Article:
Most studies show that heredity and environment play an almost equal, or perhaps joint, role in determining personality and behavior. Adoptions studies are particularly useful because the adopted child can be compared to both adoptive and biological parents. One such study, focused on intelligence, found that the correlations between adopted children and both biological and adoptive children was 0.24 (Weiten, 79). Clearly, the behavior of a human being is determined by millennia of evolution combined with experience, not just one or the other.
Evolution is the factor that Skinner neglected. His belief that undesirable attributes such as jealousy and selfishness can simply be trained away goes against everything we know about natural selection. Humans have a predisposition for selfishness because it aids in our survival, and it will not disappear after one, or even several, generations. Selective breeding, which is mentioned in Walden Two by Frazer, the designer of the community, could be successful, but only after hundreds of years. It is doubtful that humans would even consent to selective breeding. Perhaps those who are truly enthusiastic about Walden Two would agree, but the majority would most likely consider reproduction a purely personal issue. Frazer exerts almost total control over those currently in Walden Two, but these residents chose to live at Walden Two. The current population would be much too small to facilitate selective breeding; it would almost certainly lead to inbreeding. Frazer’s plans to expand to incorporate the entire country would bring in many not committed enough to the Walden Two way of life for their procreation to be dictated.
Frazer mentions, vaguely and in passing, the possibility of genetic engineering. The reference is so indefinite that he may have meant selective breeding, but genetic modification could also have been the intent. At the time Walden Two was written, DNA had yet to be discovered, making any sort of gene therapy a science fiction dream. Over sixty years later, our understanding of genetics has been greatly increased. However, genetic modification to the extent of changing entire personalities is still far in the future. There is no evidence of a “jealousy gene”; such a trait is almost certainly controlled by multiple genes interconnected in a way we cannot currently envision. The perfection of the human species is, thankfully, an unattainable goal.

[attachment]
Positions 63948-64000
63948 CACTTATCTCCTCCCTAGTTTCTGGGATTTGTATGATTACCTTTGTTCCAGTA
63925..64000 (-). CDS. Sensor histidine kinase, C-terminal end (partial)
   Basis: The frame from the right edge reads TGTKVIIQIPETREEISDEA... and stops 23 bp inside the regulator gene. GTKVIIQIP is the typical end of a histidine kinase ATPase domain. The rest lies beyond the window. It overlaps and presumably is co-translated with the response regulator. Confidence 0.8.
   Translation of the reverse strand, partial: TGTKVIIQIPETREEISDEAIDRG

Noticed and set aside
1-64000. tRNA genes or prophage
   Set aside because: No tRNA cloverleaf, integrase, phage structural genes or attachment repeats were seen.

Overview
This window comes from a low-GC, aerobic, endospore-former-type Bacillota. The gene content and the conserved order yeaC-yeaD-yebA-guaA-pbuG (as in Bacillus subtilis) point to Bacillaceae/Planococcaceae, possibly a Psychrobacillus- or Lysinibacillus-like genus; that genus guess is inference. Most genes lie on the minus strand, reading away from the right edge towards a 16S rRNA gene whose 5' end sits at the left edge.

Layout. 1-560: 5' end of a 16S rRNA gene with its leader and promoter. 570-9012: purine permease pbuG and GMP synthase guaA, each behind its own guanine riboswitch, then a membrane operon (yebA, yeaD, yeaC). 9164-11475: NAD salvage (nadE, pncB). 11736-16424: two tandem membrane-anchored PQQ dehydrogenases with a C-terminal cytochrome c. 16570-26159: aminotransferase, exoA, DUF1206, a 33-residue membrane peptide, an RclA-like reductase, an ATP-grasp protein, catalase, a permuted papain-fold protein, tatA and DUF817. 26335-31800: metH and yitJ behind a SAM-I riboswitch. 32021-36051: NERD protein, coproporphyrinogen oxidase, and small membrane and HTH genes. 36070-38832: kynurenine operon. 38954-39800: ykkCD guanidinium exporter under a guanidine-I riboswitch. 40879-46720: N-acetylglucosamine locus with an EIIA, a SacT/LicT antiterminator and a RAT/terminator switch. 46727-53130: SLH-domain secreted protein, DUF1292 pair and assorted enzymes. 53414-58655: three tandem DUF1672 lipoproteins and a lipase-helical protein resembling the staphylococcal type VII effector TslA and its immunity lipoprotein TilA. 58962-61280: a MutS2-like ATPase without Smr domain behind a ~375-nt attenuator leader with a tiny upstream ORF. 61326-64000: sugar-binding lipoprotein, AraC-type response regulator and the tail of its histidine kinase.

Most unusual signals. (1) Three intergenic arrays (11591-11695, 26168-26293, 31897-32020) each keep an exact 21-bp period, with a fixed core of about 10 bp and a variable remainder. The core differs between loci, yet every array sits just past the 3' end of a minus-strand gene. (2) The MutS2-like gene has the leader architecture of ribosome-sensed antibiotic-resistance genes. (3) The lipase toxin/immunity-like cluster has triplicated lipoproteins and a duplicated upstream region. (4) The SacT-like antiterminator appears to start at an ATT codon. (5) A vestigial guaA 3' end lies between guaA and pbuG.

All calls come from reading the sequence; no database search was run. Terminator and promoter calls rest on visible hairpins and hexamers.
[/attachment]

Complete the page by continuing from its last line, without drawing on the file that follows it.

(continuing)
Skinner’s behaviorism is no longer a leading force in the study of psychology. New information on inheritance has simply not substantiated his claim that environment and conditioning alone determine behavior. It has instead shown that our genes and our environments work together to make us who we are. Skinner and Walden Two present only half the picture, neglecting millions of years of natural selection which also contributes to the formation of a personality. Frazer and his vision of Walden Two communities encompassing the entire, newly perfected human race will have to remain in the fiction section.
Ridely, Matt. Nature
Weiten, Wayne. Psychology:
Themes and Variations.
Outside Help: My father proofread this paper for grammar and style.